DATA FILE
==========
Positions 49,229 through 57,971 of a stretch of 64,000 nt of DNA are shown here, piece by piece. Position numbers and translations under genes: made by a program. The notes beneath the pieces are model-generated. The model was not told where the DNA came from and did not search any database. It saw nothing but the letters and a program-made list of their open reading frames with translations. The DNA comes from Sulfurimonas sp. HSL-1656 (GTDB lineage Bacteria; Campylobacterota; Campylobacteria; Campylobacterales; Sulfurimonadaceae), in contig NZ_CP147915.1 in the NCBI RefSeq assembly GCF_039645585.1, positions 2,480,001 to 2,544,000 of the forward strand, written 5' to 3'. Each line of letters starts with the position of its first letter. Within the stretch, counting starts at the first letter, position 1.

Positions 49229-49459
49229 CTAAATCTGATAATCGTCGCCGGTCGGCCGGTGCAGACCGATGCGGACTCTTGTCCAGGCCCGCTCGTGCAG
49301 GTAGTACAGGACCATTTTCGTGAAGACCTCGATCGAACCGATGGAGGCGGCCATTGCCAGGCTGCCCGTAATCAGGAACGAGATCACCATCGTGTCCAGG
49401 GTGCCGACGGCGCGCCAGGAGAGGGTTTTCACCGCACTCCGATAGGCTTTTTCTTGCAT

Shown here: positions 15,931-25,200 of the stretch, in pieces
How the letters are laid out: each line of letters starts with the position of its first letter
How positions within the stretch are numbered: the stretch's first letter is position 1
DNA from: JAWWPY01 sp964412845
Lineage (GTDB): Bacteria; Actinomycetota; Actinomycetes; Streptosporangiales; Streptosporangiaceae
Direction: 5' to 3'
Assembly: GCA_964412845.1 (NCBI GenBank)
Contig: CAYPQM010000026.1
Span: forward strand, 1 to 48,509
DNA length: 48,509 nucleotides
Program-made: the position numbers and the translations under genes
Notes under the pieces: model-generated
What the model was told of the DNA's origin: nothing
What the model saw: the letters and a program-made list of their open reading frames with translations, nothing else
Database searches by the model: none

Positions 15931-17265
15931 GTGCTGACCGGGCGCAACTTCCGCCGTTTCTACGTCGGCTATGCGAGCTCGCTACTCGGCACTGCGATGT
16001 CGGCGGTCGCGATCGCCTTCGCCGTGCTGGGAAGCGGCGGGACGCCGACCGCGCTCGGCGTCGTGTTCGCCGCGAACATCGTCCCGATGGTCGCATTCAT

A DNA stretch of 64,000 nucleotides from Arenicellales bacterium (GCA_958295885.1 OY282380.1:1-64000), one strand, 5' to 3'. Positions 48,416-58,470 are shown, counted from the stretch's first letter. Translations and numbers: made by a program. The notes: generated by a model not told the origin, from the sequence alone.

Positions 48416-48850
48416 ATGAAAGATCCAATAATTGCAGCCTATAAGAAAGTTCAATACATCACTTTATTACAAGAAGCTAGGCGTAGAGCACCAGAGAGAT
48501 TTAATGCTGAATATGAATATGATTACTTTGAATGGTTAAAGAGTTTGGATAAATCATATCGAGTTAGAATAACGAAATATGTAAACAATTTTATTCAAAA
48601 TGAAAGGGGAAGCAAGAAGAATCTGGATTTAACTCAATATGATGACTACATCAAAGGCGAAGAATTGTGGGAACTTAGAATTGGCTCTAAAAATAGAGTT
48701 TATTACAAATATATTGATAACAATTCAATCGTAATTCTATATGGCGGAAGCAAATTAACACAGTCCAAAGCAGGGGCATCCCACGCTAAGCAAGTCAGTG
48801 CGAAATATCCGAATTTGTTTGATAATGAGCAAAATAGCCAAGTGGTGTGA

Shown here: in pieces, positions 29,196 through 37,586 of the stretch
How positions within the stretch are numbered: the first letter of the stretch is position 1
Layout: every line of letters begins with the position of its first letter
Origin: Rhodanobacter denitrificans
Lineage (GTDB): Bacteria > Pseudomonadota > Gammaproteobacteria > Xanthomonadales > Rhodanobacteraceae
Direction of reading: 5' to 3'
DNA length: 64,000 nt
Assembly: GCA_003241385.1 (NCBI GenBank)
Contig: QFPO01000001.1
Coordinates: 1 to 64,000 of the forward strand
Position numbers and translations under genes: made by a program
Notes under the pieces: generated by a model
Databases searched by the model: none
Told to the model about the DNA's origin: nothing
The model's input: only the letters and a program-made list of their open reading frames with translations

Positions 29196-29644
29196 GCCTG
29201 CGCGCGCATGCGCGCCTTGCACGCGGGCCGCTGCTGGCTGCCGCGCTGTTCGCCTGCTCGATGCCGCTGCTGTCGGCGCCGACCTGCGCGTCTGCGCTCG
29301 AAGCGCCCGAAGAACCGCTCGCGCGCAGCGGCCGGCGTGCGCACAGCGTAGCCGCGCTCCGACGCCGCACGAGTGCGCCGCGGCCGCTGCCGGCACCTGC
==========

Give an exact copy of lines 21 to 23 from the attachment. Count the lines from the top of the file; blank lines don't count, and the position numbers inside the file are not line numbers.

Positions 15931-17265
15931 GTGCTGACCGGGCGCAACTTCCGCCGTTTCTACGTCGGCTATGCGAGCTCGCTACTCGGCACTGCGATGT
16001 CGGCGGTCGCGATCGCCTTCGCCGTGCTGGGAAGCGGCGGGACGCCGACCGCGCTCGGCGTCGTGTTCGCCGCGAACATCGTCCCGATGGTCGCATTCAT